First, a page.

Thanksgiving: What are you doing?


Virus could turn good time into tragedy

By Mackenzi Klemann - mklemann@limanews.com



LIMA — Thanksgiving dinner may look different this year, as new coronavirus cases and hospitalizations in Ohio are increasing exponentially — a trend that makes holiday gatherings potentially dangerous for super-spreader events that could worsen Ohio’s coronavirus epidemic at an already precarious moment.

The approaching holiday presents a “perfect storm” of variables, said Dr. Iahn Gonsenhauser, chief quality and patient safety officer for The Ohio University’s Wexner Medical Center, as many families prepare to spend Thanksgiving together despite the rapid escalation of the pandemic in the U.S.

“All of the gains that we’ve made since the initial phases of the pandemic — being able to return to work, being able to return to schools, being able to return to socializing to some extent — we’re staring at the risk of giving that all back right now,” Gonsenhausesr said.

A recent survey from the Wexner Medical Center found that two in five Americans still plan to attend a Thanksgiving gathering with more than 10 people, and nearly a third of respondents said they will not ask guests to wear masks.

Dr. Joel Kammeyer, an infectious disease specialist and assistant professor for the University of Toledo, said families should have frank conversations about how to behave responsibly in the weeks leading up to Thanksgiving and about the risks of sharing a meal with elderly or high-risk family members.

“There’s no question that we’ll see stories about families that were together at Thanksgiving and many or most or all of the family members ended up with COVID-19,” Kammeyer said. “We all have to understand that that’s a possibility that exists for each of us.”

The easy answer, according to Dr. Tara Smith, an infectious disease epidemiologist and professor for Kent State University, is to skip Thanksgiving dinner with anyone outside your household, however unpopular that may be.

But for those who choose to attend Thanksgiving dinner anyway, Smith suggests quarantining for two weeks if possible, or otherwise limiting time outside your household in the days leading up to the holiday. Have groceries delivered and avoid meeting up with friends for now, Smith said, and if you have been exposed to the coronavirus, get tested beforehand.

During the meal itself, Smith suggests keeping as much distance as possible and keeping masks on while not eating or drinking to reduce exposure. If you can have dinner outdoors, Smith said, that’s a safer option than spending the afternoon inside. But when that isn’t possible, she suggests opening windows to maximize airflow.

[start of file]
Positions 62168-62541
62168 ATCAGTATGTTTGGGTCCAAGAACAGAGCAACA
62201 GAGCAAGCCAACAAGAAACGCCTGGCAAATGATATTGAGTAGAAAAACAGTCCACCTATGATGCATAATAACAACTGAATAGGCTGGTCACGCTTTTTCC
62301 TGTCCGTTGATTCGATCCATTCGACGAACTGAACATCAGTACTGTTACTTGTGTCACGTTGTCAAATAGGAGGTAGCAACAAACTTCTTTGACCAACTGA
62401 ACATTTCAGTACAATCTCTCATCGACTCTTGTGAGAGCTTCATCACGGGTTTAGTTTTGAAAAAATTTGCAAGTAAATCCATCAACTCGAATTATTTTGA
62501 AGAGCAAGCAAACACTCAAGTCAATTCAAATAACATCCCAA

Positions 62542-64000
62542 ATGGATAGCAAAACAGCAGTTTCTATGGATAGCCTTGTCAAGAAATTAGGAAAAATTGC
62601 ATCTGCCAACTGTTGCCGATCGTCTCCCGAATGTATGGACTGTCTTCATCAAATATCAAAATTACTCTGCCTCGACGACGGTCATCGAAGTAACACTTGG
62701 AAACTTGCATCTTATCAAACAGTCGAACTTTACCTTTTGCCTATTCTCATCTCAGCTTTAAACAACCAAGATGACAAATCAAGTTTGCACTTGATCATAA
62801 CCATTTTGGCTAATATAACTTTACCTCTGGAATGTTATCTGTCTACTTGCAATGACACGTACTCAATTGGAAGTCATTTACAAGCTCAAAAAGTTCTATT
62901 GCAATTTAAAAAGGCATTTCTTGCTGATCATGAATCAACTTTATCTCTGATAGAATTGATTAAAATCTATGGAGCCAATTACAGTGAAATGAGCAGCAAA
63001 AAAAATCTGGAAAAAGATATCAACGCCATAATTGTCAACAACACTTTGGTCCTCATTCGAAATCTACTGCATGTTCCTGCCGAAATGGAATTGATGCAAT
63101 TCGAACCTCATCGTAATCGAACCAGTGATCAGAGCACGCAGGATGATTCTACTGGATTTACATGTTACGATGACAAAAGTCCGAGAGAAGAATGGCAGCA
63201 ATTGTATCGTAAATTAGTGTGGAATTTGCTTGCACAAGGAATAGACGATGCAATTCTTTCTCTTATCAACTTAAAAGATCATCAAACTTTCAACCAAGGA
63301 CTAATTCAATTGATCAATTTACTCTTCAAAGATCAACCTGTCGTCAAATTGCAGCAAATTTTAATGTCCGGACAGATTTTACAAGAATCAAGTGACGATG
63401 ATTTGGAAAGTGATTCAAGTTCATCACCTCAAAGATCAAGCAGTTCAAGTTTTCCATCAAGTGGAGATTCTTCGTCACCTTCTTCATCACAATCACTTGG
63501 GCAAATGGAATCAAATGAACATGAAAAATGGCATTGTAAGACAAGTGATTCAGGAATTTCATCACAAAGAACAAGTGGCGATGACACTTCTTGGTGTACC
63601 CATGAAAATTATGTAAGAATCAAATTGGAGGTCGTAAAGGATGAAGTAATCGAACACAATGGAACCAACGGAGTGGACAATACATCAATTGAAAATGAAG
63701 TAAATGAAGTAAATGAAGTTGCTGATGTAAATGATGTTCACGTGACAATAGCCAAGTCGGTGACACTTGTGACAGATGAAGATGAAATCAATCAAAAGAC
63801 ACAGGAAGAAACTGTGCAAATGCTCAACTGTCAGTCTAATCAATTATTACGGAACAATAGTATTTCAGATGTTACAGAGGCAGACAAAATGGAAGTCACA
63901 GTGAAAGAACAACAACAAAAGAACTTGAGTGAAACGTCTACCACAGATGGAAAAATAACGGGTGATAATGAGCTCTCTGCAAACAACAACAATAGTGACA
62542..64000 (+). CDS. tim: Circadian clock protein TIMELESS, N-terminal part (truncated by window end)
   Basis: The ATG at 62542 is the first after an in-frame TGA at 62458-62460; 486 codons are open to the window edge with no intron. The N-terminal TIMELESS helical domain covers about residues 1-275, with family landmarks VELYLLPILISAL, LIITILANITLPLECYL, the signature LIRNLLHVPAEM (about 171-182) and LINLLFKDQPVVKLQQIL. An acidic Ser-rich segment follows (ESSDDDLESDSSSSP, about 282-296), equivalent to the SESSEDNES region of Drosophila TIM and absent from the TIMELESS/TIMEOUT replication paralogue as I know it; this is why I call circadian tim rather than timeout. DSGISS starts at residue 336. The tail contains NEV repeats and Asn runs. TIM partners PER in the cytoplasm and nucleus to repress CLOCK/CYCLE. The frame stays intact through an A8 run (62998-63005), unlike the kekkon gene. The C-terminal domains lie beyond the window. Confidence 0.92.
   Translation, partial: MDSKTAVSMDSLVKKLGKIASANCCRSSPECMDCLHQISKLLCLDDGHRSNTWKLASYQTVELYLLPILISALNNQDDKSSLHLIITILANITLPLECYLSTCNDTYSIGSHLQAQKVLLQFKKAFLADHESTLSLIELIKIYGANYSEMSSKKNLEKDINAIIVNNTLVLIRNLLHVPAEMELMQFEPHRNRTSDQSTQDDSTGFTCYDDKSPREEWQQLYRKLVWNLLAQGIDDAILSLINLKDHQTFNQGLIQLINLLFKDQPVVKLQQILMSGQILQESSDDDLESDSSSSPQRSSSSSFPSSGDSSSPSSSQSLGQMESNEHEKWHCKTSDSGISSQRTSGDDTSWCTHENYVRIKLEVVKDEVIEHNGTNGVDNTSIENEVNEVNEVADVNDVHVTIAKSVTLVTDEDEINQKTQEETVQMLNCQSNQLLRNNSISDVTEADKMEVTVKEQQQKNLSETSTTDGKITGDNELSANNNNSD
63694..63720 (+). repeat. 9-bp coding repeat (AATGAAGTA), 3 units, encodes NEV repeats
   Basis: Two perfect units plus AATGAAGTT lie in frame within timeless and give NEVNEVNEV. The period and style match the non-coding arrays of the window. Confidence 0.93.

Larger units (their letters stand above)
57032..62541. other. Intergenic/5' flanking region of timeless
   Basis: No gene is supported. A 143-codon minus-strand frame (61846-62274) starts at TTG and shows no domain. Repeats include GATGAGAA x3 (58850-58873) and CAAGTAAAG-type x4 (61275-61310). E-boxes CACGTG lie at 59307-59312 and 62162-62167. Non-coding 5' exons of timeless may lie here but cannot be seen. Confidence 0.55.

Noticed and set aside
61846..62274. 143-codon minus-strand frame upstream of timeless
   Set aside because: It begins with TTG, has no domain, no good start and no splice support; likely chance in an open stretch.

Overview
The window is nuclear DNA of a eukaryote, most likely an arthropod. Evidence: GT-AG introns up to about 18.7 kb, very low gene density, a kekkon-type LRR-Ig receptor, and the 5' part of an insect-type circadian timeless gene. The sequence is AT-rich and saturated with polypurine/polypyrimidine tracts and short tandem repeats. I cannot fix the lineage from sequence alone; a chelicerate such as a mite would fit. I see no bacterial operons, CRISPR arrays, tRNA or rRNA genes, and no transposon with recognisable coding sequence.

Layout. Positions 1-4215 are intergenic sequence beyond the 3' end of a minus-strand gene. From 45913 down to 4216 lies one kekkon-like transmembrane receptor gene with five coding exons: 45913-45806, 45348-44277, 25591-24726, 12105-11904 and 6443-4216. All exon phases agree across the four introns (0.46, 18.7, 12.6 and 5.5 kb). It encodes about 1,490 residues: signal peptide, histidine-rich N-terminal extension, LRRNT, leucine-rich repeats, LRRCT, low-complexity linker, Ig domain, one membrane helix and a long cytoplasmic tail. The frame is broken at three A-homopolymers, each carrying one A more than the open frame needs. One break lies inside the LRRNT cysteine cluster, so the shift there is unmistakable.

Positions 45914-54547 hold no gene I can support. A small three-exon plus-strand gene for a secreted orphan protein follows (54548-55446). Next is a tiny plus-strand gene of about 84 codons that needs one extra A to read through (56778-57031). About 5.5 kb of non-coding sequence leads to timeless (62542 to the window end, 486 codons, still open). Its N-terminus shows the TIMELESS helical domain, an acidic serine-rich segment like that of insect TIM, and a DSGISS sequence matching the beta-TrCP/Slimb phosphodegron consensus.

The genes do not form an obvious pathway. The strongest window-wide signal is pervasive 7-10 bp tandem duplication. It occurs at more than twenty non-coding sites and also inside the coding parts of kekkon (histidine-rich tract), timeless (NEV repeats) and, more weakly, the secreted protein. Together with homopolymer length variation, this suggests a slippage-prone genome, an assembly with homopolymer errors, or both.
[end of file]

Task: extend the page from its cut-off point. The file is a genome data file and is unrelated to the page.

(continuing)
The coronavirus spreads primarily through respiratory droplets and aerosols— tiny particles carrying the virus that are emitted when a person talks, coughs, yells or breathes. Those particles can linger in the air and travel further than originally thought, Gonsenhauser, said.

“What we’ve learned is that by having adequate ventilation in the room, you can exhaust a lot of those particles that are carrying the virus,” he said. “That can help you significantly to create a safer environment.”

Gonsenhauser offered four options for Thanksgiving dinner.

The safest, he said, is to have dinner with your household or “bubble,” which typically consists of immediate family or close friends who choose to socialize together while not in quarantine, and schedule a Facetime or Skype call with anyone who isn’t there.

The next safest option, Gonsenhauser said, is to have dinner with your household and meet up with grandparents or extended family in the driveway, while still keeping distance and wearing masks.

For those who want to celebrate Thanksgiving with friends and family outside their household, Gonsenhauser suggests hosting dinner outside and seating people with their households, with at least six feet between each table. While that option is safer than hosting dinner indoors, Gonsenhauser said there’s still risk because people “have a tendency to get comfortable in that environment.”

And for those who choose to have Thanksgiving dinner inside, Gonsenhauser said it still helps to seat people with their household and space tables six feet apart, using open windows or box fans to bring fresh air into the room and having plenty of hand sanitizer available.

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Virus could turn good time into tragedy

By Mackenzi Klemann

mklemann@limanews.com

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